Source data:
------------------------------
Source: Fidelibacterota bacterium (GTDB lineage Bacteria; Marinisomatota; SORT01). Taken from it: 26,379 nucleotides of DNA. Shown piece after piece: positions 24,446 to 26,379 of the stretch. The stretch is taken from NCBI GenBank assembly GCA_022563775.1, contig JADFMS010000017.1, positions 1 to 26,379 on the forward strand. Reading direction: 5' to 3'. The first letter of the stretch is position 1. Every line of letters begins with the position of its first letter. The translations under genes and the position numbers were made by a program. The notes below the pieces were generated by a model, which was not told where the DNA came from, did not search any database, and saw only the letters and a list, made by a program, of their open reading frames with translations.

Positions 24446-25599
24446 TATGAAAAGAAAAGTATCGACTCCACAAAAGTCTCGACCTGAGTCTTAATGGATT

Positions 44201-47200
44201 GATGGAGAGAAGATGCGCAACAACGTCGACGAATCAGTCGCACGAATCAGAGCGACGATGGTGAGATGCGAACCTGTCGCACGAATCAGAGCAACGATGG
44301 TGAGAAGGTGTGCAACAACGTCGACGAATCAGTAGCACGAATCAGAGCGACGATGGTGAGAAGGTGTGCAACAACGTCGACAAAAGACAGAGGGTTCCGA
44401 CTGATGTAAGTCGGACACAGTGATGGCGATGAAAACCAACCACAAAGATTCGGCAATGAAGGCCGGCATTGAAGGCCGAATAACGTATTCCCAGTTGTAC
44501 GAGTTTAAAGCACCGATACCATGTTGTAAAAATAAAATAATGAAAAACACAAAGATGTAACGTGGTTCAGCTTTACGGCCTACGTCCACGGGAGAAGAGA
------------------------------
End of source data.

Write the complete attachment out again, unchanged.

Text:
Source: Fidelibacterota bacterium (GTDB lineage Bacteria; Marinisomatota; SORT01). Taken from it: 26,379 nucleotides of DNA. Shown piece after piece: positions 24,446 to 26,379 of the stretch. The stretch is taken from NCBI GenBank assembly GCA_022563775.1, contig JADFMS010000017.1, positions 1 to 26,379 on the forward strand. Reading direction: 5' to 3'. The first letter of the stretch is position 1. Every line of letters begins with the position of its first letter. The translations under genes and the position numbers were made by a program. The notes below the pieces were generated by a model, which was not told where the DNA came from, did not search any database, and saw only the letters and a list, made by a program, of their open reading frames with translations.

Positions 24446-25599
24446 TATGAAAAGAAAAGTATCGACTCCACAAAAGTCTCGACCTGAGTCTTAATGGATT

Positions 44201-47200
44201 GATGGAGAGAAGATGCGCAACAACGTCGACGAATCAGTCGCACGAATCAGAGCGACGATGGTGAGATGCGAACCTGTCGCACGAATCAGAGCAACGATGG
44301 TGAGAAGGTGTGCAACAACGTCGACGAATCAGTAGCACGAATCAGAGCGACGATGGTGAGAAGGTGTGCAACAACGTCGACAAAAGACAGAGGGTTCCGA
44401 CTGATGTAAGTCGGACACAGTGATGGCGATGAAAACCAACCACAAAGATTCGGCAATGAAGGCCGGCATTGAAGGCCGAATAACGTATTCCCAGTTGTAC
44501 GAGTTTAAAGCACCGATACCATGTTGTAAAAATAAAATAATGAAAAACACAAAGATGTAACGTGGTTCAGCTTTACGGCCTACGTCCACGGGAGAAGAGA